Is drug treatment gender neutral? Gender during the drug life-cycle
Are there differences between women and men when it comes to the effects of medicines? Sometimes there are small differences, but these are not so great that women have to be given a different dosage. These are the findings of a study by Dr Christine Gispen (MEB) into recent medicine authorisations. She also concludes that sufficient women participate in pharmaceutical research. In the case of some types of illnesses, such as hepatitis C and thrombosis, more women take part in clinical studies than men. More men were involved in medicine research for heart and blood vessel studies and schizophrenia. She asserts that it would be helpful for companies and regulatory authorities to be more aware of the possible different effects of medicines on men and women.
Reporting adverse reactions
Based on research into reporting adverse reactions, Dr Sieta de Vries (UMCG) concludes that the share of women who report spontaneous adverse reactions is higher than in the case of men. Women also report a larger number of types of complaints. Female patients also report more adverse reactions than men if they have been given a placebo, according to Gispen. Further research is needed to find the cause.
Genetic predisposition and age
Prof. Eric Boersma (Erasmus MC) asserts that, in the case of medicine research, it is more important to assess whether the group of subjects sufficiently corresponds to the group of patients for whom the medicine is intended, than to determine whether an equal number of men and women are participating. Age and genetic predisposition play a major role in diseases and may influence the effect of medicines. Boersma suggests that extra research into various effects of medicines on men and women should only be conducted if there are indications that the clinical picture for women is clearly different to that for men.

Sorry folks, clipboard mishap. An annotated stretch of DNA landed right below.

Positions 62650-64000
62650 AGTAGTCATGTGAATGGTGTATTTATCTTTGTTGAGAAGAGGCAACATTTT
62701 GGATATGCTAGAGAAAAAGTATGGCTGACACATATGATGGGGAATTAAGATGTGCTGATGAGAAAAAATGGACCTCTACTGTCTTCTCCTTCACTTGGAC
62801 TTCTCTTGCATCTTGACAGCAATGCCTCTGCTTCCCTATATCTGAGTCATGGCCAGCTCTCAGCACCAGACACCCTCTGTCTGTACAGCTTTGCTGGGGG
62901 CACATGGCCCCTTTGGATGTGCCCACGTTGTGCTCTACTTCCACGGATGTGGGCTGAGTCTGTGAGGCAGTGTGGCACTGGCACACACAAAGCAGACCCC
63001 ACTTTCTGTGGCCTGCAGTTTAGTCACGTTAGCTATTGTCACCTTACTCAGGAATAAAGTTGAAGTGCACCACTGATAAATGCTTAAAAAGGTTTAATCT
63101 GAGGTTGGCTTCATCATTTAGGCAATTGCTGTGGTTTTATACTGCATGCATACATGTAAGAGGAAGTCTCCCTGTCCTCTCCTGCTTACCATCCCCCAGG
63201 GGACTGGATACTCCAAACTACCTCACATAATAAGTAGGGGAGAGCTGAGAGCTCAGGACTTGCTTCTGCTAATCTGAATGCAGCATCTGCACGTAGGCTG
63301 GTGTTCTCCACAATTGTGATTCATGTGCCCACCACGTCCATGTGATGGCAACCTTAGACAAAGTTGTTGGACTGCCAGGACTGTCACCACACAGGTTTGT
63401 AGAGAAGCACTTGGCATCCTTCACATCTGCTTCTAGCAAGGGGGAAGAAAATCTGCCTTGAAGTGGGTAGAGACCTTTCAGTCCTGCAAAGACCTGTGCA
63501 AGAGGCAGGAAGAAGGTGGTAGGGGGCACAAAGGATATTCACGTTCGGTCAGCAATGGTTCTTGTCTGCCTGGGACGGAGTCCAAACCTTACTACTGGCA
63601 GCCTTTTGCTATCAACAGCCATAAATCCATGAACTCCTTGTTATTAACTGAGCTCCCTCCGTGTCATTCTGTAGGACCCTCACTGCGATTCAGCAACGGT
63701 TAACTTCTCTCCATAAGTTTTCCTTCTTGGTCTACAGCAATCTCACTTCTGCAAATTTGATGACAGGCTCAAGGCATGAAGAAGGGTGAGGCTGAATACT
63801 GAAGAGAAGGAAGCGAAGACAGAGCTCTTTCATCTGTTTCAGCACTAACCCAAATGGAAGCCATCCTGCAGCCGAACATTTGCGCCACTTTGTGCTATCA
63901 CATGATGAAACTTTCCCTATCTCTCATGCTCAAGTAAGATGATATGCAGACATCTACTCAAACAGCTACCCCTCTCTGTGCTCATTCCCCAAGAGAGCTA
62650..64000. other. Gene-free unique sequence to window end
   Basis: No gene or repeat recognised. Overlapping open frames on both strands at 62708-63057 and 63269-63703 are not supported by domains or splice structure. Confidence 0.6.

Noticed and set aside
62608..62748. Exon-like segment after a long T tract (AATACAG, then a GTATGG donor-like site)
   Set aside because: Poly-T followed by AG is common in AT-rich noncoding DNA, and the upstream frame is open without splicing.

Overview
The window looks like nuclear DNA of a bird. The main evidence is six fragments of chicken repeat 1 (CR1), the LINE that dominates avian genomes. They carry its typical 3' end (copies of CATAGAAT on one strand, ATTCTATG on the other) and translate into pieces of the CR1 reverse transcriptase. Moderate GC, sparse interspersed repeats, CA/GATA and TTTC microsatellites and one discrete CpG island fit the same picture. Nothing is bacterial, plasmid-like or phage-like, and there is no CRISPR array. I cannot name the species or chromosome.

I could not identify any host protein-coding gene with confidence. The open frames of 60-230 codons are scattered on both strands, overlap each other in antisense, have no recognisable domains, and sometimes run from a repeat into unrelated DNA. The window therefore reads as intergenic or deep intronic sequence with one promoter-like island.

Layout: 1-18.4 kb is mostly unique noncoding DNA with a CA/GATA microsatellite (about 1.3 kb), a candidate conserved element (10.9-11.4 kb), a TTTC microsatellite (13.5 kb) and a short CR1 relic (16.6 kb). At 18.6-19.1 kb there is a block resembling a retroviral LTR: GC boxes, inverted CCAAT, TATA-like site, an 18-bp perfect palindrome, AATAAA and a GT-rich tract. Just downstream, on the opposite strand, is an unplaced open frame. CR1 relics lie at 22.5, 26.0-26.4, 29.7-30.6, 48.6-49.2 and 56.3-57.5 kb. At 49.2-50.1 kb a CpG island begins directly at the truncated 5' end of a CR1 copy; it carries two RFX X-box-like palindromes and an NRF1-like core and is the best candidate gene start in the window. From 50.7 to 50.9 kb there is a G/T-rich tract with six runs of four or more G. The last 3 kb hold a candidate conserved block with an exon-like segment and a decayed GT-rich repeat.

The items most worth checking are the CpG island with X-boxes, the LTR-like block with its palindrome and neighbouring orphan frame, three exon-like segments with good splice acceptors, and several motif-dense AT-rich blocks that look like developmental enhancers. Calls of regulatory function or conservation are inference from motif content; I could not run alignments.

Retrospective analyses required
Certain rheumatic disorders and migraine are examples of illnesses which women suffer from more frequently than men. Research by Prof. Irene van der Horst-Bruinsma has shown that women respond less well than men to the medicines prescribed for some rheumatic disorders. This difference was discovered when she received individual patient details on a certain medicine from the company in question. She therefore believes that this retrospective analysis must be done for other medicines, for example using current medicine authorisation dossiers.
Additional research into migraines could also be a good idea according to Dr Antoinette Maassen van den Brink (Erasmus MC). She claims that hormonal fluctuations and high blood pressure can have an effect on migraines. Women who suffer from migraines also have a higher risk of cardiovascular problems. She is looking for solutions by researching migraines in combination with women's state of health in the cardiovascular area and in terms of hormonal fluctuations.
Reflection of the day
During the Science Day an interesting discussion was held with all stakeholders. In the 'Reflection of the day' Prof. Ineke Klinge referred, on behalf of Women Inc., to the research by Dr Sieta De Vries. Women Inc. is happy with the focus on women in pharmaceutical research. Klinge also pointed out that a great deal of attention is also being paid to gender differences at international level. According to MEB chairman Ton de Boer the presentations on this afternoon show that women are well represented in clinical pharmaceutical research and that there are no major differences in the effect of medicines. The next steps in the research into differences between men and women are to focus on differences in the pathophysiology of illnesses and on the different ways in which illnesses are experienced and expressed.
During the 7th MEB Science Day on 8 February 2018, the 120 participants were given five presentations on gender and pharmaceutical research. PhD students and candidates were given a platform from which to pitch their regulatory science research proposals. These research proposals will be published in the next edition of our Regulatory Science Magazine.
Below you can enjoy a photo impression of the MEB Science Day 2018.